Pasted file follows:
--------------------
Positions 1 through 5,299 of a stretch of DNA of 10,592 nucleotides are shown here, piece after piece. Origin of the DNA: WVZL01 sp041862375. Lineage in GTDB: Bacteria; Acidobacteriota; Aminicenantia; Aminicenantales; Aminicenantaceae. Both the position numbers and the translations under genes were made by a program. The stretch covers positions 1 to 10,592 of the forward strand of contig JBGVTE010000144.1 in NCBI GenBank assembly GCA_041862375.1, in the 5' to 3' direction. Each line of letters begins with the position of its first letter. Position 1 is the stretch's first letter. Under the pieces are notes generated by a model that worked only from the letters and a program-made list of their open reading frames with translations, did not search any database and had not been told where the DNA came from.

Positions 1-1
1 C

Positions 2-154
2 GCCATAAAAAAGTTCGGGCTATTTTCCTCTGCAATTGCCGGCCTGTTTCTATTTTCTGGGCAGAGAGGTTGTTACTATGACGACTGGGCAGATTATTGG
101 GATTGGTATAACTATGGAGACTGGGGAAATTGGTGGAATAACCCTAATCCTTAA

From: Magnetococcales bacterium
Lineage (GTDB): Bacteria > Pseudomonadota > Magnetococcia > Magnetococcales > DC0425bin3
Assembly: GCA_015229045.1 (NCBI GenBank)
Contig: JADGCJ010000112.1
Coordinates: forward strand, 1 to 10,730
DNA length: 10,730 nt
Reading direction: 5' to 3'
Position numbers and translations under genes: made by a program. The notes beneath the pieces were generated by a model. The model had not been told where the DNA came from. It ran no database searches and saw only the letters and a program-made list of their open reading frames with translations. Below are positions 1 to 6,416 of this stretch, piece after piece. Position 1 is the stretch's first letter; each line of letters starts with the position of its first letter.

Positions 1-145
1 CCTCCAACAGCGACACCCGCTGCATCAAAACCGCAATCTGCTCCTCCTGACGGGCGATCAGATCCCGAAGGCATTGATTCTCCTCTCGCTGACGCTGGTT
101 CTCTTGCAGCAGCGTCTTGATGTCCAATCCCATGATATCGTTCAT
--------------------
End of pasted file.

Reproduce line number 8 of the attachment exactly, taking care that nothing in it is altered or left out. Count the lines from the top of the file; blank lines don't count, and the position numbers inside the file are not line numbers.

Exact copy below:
Lineage (GTDB): Bacteria > Pseudomonadota > Magnetococcia > Magnetococcales > DC0425bin3